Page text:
I have had opportunity to use some of these accuracy-enhancing compensation techniques in real-life applications and the performance impact was often minimal, as the widening imbalance between FLOPS and memory bandwidth in recent GPU generations has lead to an increase in “dark FLOPS”. I like to joke that FLOPS have become “too cheap to meter”.

Here is (in no particular order) some relevant content available online for free:

Philippe Langlois and Nicolas Louvet. More Instruction Level Parallelism Explains the Actual Efficiency of Compensated Algorithms

Philippe Langlois and Nicolas Louvet. Solving triangular systems more accurately and efficiently

Stef Graillat, Philippe Langlois, and Nicolas Louvet. Algorithms for Accurate, Validated and Fast Polynomial Evaluation

Philippe Langlois and Nicolas Louvet. Operator Dependant Compensated Algorithms

Stef Graillat. Choosing a Twice More Accurate Dot Product Implementation

S. Graillat, Ph. Langlois, and N. Louvet. Accurate dot products with FMA

Takeshi Ogita, Siegfried M. Rump, and Shin’ichi Oishi. Accurate sum and dot product

Siegfried M. Rump. Ultimately Fast Accurate Summation

Philippe Langlois. 4ccurate 4lgorithms in Floating Point 4rithmetic

Philippe Langlois, Nicolas Louvet. Faithful Polynomial Evaluation with Compensated Horner Algorithm

Stef Graillat, Valerie Menissier-Morain. Compensated Horner scheme in complex floating point arithmetic

Stef Graillat and Valérie Ménissier-Morain. Accurate summation, dot product and polynomial evaluation in complex floating point arithmetic

Stef Graillat, Philippe Langlois, and Nicolas Louvet. Improving the Compensated Horner Scheme with a Fused Multiply and Add

Stef Graillat. Accurate Floating-Point Product and Exponentiation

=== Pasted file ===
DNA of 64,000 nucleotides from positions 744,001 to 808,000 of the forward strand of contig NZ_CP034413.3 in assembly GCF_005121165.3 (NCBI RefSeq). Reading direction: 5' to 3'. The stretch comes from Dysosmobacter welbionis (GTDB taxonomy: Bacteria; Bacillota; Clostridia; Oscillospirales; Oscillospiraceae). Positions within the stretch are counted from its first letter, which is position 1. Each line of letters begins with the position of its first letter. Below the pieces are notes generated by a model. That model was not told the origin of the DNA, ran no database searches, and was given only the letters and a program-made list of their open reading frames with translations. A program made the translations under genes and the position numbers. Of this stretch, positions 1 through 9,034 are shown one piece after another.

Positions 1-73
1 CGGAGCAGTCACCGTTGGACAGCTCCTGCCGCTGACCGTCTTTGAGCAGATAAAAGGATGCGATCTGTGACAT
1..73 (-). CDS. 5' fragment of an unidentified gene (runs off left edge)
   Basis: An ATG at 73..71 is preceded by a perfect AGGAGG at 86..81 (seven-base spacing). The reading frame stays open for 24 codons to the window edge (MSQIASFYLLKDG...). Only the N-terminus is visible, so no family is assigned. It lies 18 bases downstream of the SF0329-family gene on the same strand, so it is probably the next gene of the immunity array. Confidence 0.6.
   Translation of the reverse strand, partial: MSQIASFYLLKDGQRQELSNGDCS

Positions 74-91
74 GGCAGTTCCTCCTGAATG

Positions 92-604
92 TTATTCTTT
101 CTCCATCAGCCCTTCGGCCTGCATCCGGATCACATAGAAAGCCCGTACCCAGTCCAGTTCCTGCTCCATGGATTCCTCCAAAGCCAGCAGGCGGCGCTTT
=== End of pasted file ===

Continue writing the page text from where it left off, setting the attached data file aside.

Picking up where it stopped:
Claude-Pierre Jeannerod, Nicolas Louvet, and Jean-Michel Muller. Further Analysis of Kahan’s Algorithm for the Accurate Computation of 2x2 Determinants.

Jean-Michel Muller. On the error of computing ab + cd using Cornea, Harrison and Tang’s method


Thank you Norbert for compiling this list of references!

Along the same line, we are trying to push correctly-rounded sum or dot-product as a computing primitive. Correct rounding would address both accuracy and reproducibility issues.

The overhead is obviously high in the worst case, but reasonably well-behaved sums can still be computed exactly at memory speed. In particular we find that for large sums that do not fit in caches, 4-time compensated summation is still memory-bound on current CPUs and GPUs.

Here is a tech report about it:
Sylvain Collange, Devid Defour, Stef Graillat, and Roman Iakymchuk. Numerical Reproducibility for the Parallel Reduction on Multi- and Many-Core Architectures.

Feedback is welcome!

Interesting. As an alumnus of the University of Karlsruhe (now: KIT) I am reasonably familiar with the work of U. Kulisch et. al. and his push for a correctly rounded dot product, going back to the very early 1990s, if not earlier. Is this work a continuation and/or extension of Kulisch’s work, or are you taking an entirely different approach?

This is definitely inspired by the work of Prof. Kulisch. We use a similar accumulation algorithm (block-wise updates to a large-radix carry-save representation).
However, Kulisch’s work is focused on hardware implementations for sequential processors, as far as I know. Our implementation is software, and targets parallel platforms (multi-thread and SIMD). We also mix the super-accumulation approach with compensated summation, using compensated summation to filter the “easy” cases and only resorting to super-accumulation for outliers.

So the approaches are functionally equivalent, but the implementations differ. In fact, in the parallel and “dark flops” context, I am not convinced we need any specialized hardware at all: what is necessary is support for histogram computations, such as fast atomic addition on shared memory. Fast exponent extraction, conversion to fixed-point and carry bit retrieval also help, but irregular memory accesses are the real bottleneck.